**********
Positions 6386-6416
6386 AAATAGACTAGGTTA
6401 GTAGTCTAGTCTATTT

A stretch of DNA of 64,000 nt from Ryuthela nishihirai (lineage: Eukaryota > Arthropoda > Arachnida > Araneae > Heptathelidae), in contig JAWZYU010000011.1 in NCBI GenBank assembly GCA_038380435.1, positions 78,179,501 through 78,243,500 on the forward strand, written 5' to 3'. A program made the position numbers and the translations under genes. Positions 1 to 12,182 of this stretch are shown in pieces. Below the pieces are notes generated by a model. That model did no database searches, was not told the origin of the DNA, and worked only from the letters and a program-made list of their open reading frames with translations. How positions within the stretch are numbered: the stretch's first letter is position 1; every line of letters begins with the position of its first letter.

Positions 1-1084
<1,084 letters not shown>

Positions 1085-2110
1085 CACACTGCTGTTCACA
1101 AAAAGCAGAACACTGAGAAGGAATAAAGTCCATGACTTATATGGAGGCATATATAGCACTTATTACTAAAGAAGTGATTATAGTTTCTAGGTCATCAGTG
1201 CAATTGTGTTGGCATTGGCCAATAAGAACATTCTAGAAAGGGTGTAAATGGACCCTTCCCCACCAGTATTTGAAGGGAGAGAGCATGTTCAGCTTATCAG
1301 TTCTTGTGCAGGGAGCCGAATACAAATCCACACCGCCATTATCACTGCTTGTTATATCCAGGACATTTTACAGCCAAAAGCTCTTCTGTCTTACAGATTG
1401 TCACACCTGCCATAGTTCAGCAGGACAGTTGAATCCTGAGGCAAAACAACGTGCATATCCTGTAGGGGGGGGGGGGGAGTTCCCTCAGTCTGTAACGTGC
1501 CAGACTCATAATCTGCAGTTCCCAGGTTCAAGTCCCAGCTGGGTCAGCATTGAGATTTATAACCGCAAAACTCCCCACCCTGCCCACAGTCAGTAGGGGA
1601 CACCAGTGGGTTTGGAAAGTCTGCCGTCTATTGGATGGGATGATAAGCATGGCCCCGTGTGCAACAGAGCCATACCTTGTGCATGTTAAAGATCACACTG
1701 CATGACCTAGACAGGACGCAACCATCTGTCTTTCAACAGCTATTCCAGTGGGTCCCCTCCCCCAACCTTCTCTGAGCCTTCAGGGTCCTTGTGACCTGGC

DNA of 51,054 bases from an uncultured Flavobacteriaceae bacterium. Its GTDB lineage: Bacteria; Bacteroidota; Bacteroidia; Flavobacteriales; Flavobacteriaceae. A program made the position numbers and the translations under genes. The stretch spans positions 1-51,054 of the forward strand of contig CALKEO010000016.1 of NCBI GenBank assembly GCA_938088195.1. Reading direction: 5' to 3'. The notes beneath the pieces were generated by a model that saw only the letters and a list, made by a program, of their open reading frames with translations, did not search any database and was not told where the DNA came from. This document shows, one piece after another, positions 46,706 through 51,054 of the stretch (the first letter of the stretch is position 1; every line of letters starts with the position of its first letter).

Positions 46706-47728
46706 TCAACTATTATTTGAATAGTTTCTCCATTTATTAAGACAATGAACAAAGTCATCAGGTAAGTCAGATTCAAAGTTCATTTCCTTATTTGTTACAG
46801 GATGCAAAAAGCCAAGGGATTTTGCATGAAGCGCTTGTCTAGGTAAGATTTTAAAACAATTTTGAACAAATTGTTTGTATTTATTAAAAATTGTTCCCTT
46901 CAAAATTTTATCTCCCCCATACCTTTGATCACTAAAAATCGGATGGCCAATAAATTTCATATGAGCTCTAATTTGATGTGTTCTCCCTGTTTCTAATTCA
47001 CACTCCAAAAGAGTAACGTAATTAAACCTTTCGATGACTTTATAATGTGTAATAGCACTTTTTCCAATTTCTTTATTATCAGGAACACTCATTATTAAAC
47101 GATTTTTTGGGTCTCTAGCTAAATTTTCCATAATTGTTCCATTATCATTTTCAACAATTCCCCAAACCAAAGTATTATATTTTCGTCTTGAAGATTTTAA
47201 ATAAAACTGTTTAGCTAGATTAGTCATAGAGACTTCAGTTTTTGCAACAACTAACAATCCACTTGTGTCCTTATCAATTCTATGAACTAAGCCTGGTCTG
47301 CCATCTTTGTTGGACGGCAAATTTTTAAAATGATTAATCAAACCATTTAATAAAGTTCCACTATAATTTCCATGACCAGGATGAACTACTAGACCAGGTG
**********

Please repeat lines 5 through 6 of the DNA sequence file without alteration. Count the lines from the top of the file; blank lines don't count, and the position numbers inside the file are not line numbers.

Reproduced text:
Positions 1-1084
<1,084 letters not shown>